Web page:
What the Non-Defense Sequester Cap Means

The Republicans' decision to keep non-defense funding at the post-sequester level for 2016 is leading to gridlock in enacting appropriations bills. Both the Administration and Congressional Democrats have made clear that they will not support appropriations bills at the low levels mandated by the Republican budget, resulting in gridlock in the appropriations process as the end of the fiscal year looms. Republicans have already proven they are willing to shut down the government to try to get their way, even though that has never succeeded in anything but harming the public by stopping necessary government services.

The House has already passed 6 of the 12 appropriations bills and the House Appropriations Committee has approved the others, making clear which cuts Republicans will make to stay under the fiscal year 2016 post-sequester cap on non-defense funding. Some of their harmful cuts include the following:

Education ―The Republican bill slashes funding for the Department of Education by $2.8 billion below the current 2015 level, eliminating 19 primarily pre-K-12 programs. It provides $1.3 billion less than the President requested for Head Start, potentially providing 570,000 currently enrolled children with less than full-day, full-year services.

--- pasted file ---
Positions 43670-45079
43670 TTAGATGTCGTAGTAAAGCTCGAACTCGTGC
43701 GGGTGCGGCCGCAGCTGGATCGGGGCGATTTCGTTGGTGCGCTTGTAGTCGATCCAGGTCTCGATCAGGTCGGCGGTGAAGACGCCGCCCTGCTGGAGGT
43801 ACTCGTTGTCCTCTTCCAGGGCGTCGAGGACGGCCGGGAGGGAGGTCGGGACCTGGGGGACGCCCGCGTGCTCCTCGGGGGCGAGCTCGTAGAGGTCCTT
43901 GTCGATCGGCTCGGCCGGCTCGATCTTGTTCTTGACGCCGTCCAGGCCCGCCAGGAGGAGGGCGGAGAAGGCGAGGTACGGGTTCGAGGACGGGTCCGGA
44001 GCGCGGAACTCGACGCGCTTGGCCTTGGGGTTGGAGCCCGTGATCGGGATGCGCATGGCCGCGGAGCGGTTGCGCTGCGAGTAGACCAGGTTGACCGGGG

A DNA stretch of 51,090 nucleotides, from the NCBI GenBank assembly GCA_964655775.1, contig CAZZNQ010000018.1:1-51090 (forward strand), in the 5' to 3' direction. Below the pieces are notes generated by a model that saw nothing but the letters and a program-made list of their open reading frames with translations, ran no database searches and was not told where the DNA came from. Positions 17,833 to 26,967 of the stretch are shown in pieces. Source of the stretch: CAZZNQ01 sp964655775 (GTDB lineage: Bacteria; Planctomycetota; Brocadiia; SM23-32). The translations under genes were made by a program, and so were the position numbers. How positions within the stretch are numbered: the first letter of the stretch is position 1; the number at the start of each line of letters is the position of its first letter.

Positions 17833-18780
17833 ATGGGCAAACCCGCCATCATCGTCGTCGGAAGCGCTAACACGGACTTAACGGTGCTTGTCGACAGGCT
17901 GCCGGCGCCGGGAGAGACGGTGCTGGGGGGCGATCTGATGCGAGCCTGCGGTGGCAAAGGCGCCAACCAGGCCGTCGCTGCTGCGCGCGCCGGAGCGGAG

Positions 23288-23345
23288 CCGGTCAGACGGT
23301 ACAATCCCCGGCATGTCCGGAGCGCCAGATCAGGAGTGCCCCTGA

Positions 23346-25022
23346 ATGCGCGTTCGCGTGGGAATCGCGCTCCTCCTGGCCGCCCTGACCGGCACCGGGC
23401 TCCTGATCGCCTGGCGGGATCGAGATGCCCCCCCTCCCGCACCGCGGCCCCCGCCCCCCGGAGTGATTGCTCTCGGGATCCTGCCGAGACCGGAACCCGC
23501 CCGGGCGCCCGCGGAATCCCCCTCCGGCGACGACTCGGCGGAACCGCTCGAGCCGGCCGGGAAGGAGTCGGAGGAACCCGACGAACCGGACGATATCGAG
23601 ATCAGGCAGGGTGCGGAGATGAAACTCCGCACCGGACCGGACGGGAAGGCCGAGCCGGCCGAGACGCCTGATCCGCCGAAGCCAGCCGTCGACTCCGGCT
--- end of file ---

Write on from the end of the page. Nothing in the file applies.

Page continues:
Job Training ―At a time when so many Americans are still struggling to find work and others are seeking to improve their skills to grow their paychecks, the Republican bill actually cuts funding for employment and training programs below the current level and by a total of almost $1 billion below the President's request.

Housing ― According to the Administration, the $1.2 billion cut to the President's request for Housing Choice Vouchers in the Republican bill will mean that not only will the 67,000 vouchers lost to the 2013 sequester not be restored but an additional 28,000 existing vouchers will be lost. The Republican bill also provides $295 million less than the President requested for homeless assistance grants, putting more families at risk for homelessness.

Infrastructure ―The Republican transportation funding bill provides $1.2 billion less than the President requested for TIGER grants that allow states and localities to leverage public and private dollars for highway, port, and transit projects. The bill cuts funding for the Federal Aviation Administration facilities and equipment to the lowest level in 15 years, jeopardizing its ability to maintain flying safety. It also cuts transit funding by $161 million below the current level.